By Chimezie Godfrey
The Civil Society Legislative Advocacy Centre (CISLAC) has called for the adoption and implementation of the National Action Plan on Business and Human Rights (NAP) which is an integrated and systematic national strategy to help realize the advancement of human rights in Nigeria.
The Executive Director, CISLAC, Auwal Rafsanjani, who made the call on Wednesday in Abuja, noted that NAP is an audit of the human rights situation in the country, that will help to identify areas in need of protection and improvement.
Rafsanjani pointed out that under the Protect, Respect and Remedy framework of the Guiding Principle on business and humanrights, states have a duty to protect human rights but businesses are also expected to respect the “entire” spectrum of internationally recognized human rights wherever they operate, to avoid infringing on the human rights of others and to address adverse human rights impacts.
He pointed out that Nigeria is blessed with abundance of mineral resources, but lamented that environmental degradation has led to illnesses, death and other hazards amongst residents of host communities.
According to him, despite complaints from community leaders and representatives of these communities to the various companies operating within these communities, the companies have done very little to provide redress and the communities are looking up to the government to hold these companies accountable.
He decried the fact that the communities which play host to oil and gas, and other mineral resources in the country have remained very backward in development and economic viability.
He therefore recommended that there should be adoption and implementation of the national action plan on business and humanrights for the advancement of human rights in the country.
He said,”The major recommendation we are making is the adoption and implementation of the National Action Plan on Business and Human Rights (NAP) which is an integrated and systematic national strategy to help realize the advancement of human rights in Nigeria; it is an audit of the human rights situation in our country, identifying areas in need of protection and improvement.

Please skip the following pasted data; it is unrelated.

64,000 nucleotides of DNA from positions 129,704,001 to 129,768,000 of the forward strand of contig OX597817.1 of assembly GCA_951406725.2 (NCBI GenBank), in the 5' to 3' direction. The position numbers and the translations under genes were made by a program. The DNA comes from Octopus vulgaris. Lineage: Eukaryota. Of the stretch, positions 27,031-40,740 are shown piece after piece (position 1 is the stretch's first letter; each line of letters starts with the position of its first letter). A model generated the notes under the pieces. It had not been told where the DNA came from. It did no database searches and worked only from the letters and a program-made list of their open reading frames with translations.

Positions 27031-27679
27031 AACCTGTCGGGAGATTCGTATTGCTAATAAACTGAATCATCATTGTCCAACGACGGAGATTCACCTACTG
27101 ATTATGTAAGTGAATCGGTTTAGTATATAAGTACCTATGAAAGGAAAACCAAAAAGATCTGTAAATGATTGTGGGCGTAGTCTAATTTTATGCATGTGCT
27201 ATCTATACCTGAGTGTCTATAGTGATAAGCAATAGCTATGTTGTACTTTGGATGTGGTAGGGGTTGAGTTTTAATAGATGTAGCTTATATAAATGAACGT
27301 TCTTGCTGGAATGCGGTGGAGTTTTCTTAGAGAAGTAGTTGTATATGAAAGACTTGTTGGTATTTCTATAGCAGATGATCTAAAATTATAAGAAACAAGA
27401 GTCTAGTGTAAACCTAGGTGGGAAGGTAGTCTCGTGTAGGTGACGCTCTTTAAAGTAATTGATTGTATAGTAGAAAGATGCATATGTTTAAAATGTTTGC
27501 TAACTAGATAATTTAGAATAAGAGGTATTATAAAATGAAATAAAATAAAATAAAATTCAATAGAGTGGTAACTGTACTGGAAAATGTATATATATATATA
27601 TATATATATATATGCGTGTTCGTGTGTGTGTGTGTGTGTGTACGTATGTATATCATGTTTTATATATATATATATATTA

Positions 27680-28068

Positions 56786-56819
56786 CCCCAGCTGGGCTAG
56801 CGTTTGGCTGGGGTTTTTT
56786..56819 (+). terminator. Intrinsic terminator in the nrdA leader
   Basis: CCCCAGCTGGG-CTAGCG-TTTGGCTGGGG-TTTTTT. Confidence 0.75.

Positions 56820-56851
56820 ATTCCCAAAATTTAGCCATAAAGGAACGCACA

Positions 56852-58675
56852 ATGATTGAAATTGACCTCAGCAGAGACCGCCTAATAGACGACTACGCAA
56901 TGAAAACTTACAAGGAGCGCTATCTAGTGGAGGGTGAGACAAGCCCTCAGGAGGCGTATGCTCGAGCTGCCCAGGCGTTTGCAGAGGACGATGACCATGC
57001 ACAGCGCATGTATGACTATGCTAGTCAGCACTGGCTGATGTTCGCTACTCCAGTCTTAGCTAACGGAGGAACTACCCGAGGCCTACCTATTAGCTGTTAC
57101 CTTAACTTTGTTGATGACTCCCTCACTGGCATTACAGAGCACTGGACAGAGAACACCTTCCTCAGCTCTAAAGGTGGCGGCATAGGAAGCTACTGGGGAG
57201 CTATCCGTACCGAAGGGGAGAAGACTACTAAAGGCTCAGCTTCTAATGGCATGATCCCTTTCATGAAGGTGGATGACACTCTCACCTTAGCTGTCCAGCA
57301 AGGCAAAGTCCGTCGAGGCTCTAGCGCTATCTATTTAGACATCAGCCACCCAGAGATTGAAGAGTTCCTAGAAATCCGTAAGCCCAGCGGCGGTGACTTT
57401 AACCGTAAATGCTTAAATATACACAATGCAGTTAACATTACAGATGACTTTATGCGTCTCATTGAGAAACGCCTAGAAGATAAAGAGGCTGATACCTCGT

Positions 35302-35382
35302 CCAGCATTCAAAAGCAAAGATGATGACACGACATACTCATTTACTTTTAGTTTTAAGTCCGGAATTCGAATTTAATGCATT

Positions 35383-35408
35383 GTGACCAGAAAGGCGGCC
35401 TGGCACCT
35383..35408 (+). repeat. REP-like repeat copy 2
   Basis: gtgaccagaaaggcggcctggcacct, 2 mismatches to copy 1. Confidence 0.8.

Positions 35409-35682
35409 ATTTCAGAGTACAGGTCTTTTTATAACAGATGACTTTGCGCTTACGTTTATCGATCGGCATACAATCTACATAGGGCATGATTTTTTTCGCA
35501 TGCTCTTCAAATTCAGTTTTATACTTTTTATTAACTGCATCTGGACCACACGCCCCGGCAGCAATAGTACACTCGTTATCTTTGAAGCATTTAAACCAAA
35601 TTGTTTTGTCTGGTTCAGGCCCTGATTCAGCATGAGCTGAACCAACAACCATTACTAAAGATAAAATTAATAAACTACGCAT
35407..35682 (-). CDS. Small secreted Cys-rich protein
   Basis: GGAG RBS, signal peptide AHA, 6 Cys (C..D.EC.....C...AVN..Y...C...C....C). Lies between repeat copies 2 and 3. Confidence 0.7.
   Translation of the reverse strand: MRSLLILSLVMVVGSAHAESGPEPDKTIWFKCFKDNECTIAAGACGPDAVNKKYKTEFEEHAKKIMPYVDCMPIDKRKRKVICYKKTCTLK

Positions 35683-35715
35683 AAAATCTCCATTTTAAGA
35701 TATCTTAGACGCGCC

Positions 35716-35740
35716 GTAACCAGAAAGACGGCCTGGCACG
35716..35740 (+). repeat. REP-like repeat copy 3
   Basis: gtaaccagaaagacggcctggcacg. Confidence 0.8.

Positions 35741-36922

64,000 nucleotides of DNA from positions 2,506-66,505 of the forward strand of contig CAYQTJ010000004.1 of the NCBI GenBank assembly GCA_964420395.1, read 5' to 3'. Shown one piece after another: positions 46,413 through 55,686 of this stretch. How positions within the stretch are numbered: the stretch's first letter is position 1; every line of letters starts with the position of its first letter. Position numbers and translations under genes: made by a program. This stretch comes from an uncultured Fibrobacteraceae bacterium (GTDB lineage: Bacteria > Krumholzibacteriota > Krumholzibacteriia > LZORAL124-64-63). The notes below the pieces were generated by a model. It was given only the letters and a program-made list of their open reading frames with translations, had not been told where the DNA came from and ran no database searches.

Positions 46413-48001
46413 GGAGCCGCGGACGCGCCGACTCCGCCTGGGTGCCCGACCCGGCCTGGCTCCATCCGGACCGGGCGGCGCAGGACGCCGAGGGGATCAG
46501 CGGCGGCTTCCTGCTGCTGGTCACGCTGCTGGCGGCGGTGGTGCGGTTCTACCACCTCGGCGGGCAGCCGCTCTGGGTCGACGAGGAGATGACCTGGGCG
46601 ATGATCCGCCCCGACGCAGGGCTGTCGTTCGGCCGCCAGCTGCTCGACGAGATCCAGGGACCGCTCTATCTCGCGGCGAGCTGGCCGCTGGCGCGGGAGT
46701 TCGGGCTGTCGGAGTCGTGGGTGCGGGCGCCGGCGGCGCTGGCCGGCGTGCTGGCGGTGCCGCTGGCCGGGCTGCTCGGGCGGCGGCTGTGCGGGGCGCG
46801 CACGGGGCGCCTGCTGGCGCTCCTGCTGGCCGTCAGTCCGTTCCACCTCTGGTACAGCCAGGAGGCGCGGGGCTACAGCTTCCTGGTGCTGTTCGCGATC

“Establishment of a National Working Group on Business and Human Rights.As contained in the draft National Action Plan on Business and Human Rights, this working group will coordinate activities of agencies that are involved in dealing with human rights and business related issues.
“Creation of a Directorate of Human Rights and Business by the National Human Rights CommissionIn line with the provisions of the draft NAP, this creation will be an actionable item by the Federal Government in performing its duty to protect the rights of citizens and address business related human rights issues.
“This Directorate is to be headed by a Director and will act as the secretariat of the National Working Group on Business and Human Right (NWGBHR).
“The Chairperson shall be the Executive Secretary of the National Human Rights Commission while the secretary of the NWGBHR shall be the director of business and human rights at the National Human Rights Commission.Human Rights Due Diligence.”
Rafsanjani stressed the need for businesses to conduct human rights due diligence from the onset to measure possible impact both negative and positive of their operations on a host community and also highlight how they intend to mitigate those impacts.
He said NAP should provide comprehensive details on what this human rights due diligence entails and mechanisms that should be put in place.
He revealed that in the light of this, CISLAC in partnership with various stakeholders has developed draft cohesive human rights due diligence document in that regard which could be incorporated into the draft National Action Plan.
He said this document has been handed over to the National Human Rights Commission (NHRC).
The Human Rights Activist further noted that Community development is a matter of right and should not be seen by companies as doing favours to the community.
“Development is a human right as recognized by the United Nations and other international and national organs therefore; government should ensure that they are targeted towards mitigating negative impact of business activities.
“Such developments by companies should not be a replacement or substitute for government obligation towards communities,” he said.
He urged that Nigerians should be aware that remedy mechanisms exists, adding that access to effective remedy to communities or persons who are victims of human rights violations in the course of business should be made available.
“In furtherance of this, CISLAC operates an Advocacy and Legal Advice Centre (ALAC) which receives complaints of corruption and human rights violations from victims or witnesses, forwards to relevant authorities and follows- up with them to ensure that redress is gotten and issues resolved. Free legal advice is also offered, all services are free.
“The centre has so far recorded a total number of 118 clients with 45 cases resolved.
“We hope that this publication will help to address on area of human rights that is costing Nigeria and many of its citizens a lot.
“We also intend for this publication to serve as a useful reference material for all stakeholders,” Rafsanjani said.